In the last few weeks, we learned what the No. 1 problem in Charleston really is, but first let’s talk about what it’s not. It isn’t the lack of affordable housing or the glut of bars on King Street or even our aging infrastructure collapsing around us. No, the main threat to the ongoing prosperity of the Charleston Brand™, the thing that will halt the city’s transformation into a burgeoning paradise of tourists and tech companies, is the homeless. Specifically, it seems, the homeless who spend their days panhandling at busy intersections.

This threat to the city’s existence is so very real and so very urgent, in fact, that it has spawned numerous news stories, opinion pieces, and enough comment-thread traffic to sustain a small media empire. It seems that everyone, or almost everyone, feels that these people are a menace that must be contained. Some people have even taken their intense fear so seriously, they’ve stood on the street and protested the panhandlers. For me, this has been a difficult thing to understand since protests are usually something that are undertaken by powerless individuals fighting against those in power. Now, one could interpret these panhandling protests as an irrational lashing out against the perceived ills of society by a group of people who can’t figure out who their real enemy is, but I think I have a much clearer explanation for what is going on. It’s envy. Pure and simple.

Following my tirades about how the ills of American society are driven by a system of class warfare, I have been told more times than I can count that I was simply envious of what other people have. I’ve been told that my own inability to be successful or rich is what drives my dislike of the One Percent, instead of, oh say, an actual altruistic belief that the world should be ordered around social and economic egalitarianism.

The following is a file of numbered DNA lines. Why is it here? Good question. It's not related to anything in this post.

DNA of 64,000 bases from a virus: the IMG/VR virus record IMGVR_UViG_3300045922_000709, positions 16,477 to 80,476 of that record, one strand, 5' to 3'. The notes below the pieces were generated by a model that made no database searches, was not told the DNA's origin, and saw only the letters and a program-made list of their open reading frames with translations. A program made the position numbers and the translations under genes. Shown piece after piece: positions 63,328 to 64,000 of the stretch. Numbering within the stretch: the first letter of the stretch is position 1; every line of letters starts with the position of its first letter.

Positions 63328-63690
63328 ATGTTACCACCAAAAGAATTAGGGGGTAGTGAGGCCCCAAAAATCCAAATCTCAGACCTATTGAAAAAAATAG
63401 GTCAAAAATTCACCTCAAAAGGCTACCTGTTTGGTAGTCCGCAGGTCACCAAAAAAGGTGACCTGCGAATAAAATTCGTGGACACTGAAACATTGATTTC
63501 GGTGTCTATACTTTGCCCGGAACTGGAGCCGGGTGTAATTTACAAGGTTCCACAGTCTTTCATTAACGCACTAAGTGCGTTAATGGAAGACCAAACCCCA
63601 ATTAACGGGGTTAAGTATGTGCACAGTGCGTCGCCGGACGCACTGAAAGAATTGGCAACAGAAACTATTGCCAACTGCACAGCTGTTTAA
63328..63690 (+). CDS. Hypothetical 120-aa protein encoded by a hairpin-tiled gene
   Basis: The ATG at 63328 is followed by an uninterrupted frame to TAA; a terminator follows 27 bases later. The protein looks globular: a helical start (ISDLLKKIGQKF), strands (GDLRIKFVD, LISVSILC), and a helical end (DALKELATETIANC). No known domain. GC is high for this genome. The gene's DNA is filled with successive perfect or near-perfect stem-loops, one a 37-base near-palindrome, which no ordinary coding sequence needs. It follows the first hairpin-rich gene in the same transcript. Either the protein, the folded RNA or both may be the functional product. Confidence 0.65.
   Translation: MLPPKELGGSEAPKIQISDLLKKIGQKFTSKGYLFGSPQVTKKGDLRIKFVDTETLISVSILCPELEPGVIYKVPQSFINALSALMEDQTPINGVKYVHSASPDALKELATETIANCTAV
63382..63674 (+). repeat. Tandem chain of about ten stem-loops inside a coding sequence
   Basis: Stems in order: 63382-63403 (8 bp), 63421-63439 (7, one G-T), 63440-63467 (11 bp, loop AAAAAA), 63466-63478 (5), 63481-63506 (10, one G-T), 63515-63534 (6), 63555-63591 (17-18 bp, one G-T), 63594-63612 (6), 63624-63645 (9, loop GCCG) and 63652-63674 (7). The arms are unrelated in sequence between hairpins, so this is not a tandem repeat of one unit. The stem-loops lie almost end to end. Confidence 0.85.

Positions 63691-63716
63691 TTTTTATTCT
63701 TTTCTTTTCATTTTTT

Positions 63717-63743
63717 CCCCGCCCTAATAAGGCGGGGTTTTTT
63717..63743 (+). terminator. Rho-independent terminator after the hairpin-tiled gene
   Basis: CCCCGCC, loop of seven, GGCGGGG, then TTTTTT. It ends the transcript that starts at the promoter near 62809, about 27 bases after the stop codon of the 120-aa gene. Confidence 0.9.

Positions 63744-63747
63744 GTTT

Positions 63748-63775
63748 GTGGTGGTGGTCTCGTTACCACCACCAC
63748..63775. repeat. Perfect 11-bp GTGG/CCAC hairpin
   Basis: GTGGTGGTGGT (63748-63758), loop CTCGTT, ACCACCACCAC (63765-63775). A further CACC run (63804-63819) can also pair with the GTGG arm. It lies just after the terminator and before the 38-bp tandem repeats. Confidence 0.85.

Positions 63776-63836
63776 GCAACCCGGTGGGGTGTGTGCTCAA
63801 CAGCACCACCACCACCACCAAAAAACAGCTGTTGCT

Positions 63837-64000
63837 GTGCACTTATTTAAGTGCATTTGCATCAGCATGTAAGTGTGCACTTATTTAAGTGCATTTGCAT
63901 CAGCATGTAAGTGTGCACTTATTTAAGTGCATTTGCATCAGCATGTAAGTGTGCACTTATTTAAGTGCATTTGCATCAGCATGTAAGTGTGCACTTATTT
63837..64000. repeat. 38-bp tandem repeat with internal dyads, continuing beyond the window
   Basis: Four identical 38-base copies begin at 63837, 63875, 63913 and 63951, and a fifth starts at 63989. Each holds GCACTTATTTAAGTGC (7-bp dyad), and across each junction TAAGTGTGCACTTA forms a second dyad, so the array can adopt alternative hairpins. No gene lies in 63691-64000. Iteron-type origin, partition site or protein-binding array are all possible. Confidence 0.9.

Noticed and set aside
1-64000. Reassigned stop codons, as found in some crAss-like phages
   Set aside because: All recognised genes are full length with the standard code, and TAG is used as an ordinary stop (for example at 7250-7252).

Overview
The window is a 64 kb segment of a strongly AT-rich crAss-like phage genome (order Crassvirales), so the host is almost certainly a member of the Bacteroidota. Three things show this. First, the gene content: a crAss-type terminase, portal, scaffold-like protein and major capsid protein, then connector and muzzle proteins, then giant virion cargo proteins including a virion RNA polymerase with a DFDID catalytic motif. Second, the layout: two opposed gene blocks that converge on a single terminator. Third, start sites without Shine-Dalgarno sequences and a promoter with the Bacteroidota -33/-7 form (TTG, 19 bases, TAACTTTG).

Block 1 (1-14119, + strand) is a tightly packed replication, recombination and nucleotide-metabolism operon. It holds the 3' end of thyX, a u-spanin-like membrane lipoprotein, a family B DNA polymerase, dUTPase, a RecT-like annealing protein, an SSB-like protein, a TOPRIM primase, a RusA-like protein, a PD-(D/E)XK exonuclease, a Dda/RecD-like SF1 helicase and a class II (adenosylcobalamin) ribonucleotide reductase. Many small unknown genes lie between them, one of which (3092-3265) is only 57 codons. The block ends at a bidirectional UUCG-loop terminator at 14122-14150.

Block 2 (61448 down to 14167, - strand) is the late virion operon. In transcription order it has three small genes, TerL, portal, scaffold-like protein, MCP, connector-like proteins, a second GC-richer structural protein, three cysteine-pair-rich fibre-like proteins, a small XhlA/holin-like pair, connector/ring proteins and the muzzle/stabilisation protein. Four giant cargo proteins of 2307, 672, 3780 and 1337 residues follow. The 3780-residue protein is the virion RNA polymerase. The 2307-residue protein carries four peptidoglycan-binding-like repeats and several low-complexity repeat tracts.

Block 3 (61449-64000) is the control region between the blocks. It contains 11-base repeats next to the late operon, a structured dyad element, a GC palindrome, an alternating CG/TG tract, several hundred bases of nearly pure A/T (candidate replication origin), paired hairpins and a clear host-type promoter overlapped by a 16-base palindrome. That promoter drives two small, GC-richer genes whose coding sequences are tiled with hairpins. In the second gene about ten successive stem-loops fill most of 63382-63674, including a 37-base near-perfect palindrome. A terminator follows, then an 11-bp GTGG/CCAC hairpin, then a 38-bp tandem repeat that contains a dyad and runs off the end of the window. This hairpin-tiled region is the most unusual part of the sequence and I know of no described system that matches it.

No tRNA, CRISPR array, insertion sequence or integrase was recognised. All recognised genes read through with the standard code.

Part of the reason people feel OK with the envy argument is that it’s such an easy one to make. If you can’t actually refute a point someone is making, you go for an easy hit. What never occurs to these people is that envy, in and of itself, is intrinsically tied to America’s form of late capitalism — and has been for decades. We’ve spent decades keeping up with the Joneses, endlessly finding ways of increasing our income, stretching out our debts, and living beyond our means in some vainglorious pursuit of a better life. Well, I can only imagine that those poor souls so wound up about panhandlers are somehow deeply envious of the homeless.

After all, the homeless and the panhandlers of the world seem to be living out a perfect version of the Objectivist notion of “going Galt.” They’ve withdrawn from the world and removed themselves from the petty concerns of work and commerce. They aren’t tied to homes they can’t afford, they don’t need cars, and they are pretty much free to come and go as they like. In short, they’re living the Libertarian Dream. And that really bothers the people who thought that hard work and sweat would allow them to one day withdraw from society and live on a man-made floating island somewhere off the coast of Florida.

Meanwhile, these anti-panhandlers are taking their angst against panhandlers to new heights every week. Not content with their efforts to ferret out the tent cities hiding in the area’s woods, they have launched their very own online crowd-funding campaign to hire a helicopter to search for tent cities from the air. Apparently, they fail to see the irony that crowd-sourcing money is the same thing as panhandling on the internet.

How quickly we all become that which we despise in the world.

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